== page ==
A certain amount of taxes is of course indispensable to carry on essential government functions. Reasonable taxes for this purpose need not hurt production much. The kind of government services then supplied in return, which among other things safeguard production itself, more than compensate for this. But the larger the percentage of the national income taken by taxes the greater the deterrent to private production and employment. When the total tax burden grows beyond a bearable size, the problem of devising taxes that will not discourage and disrupt production becomes insoluble.
"

Pastafarian said...

I'm really not in the mood to debate the value of taking money from businesses, and taking money we don't have, and spending it on pensions for public employee union members and highway construction projects; with people stupid enough to think that this is stimulative to the "economy".

I'll wait til my fourth margarita for that fun.

For now: There is something paradoxical about Obama's numbers and performance, and I think that it stems simply from the fact that most Americans, myself included, would really like to root on the guy.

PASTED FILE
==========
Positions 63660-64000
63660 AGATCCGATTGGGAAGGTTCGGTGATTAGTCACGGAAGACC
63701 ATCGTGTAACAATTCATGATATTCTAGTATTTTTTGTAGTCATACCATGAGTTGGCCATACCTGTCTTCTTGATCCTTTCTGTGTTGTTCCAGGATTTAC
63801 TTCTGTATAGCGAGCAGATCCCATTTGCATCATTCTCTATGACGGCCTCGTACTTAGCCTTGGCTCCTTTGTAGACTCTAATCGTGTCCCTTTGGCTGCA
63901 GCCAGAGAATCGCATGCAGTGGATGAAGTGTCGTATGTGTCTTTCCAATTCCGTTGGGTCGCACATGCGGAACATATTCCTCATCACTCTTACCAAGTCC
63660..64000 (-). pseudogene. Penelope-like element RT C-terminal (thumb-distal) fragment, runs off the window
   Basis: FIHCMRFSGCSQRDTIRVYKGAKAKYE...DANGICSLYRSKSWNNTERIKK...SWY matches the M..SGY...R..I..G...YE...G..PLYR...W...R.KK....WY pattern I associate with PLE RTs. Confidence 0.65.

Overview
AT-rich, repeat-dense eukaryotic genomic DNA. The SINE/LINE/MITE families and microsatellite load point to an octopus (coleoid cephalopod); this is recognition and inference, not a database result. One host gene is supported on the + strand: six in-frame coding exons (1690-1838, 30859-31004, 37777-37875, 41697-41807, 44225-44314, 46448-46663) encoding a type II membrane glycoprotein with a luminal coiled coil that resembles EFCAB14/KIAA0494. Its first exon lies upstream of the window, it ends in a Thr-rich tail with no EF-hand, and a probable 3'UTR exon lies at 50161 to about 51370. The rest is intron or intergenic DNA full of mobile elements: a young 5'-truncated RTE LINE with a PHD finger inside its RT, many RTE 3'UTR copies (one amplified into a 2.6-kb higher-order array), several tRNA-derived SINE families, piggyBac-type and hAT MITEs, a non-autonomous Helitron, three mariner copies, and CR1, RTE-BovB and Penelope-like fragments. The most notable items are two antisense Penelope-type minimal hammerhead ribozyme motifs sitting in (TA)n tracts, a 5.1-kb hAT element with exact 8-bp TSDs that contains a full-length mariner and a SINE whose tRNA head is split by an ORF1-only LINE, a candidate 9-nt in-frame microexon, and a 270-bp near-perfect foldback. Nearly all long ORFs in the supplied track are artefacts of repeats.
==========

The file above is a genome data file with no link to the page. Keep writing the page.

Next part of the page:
He is actually the first African American president, after all...sort of, at least. I would really have preferred it to be someone whose ancestors were slaves. And Republican. And more than half-African American. I'm not sure what all of the policies of Condoleezza Rice would have been, but instinctively, I liked her quite a bit. (I once read that she's a big Cream and Clapton fan, and that's just about enough for me right there).

But like many others, I felt that little lump in my throat when he took the oath of office. His presidency means quite a bit. And he's a likable enough fellow, despite the fact that he's apparently purposefully trying to destroy our country.

There's your paradox: People want to like him, but he's a socialist son-of-a-bitch whose goals include destruction of all US businesses so that they can be seized by the government, and redistribution of all wealth from those who have earned it to those in his voting bloc.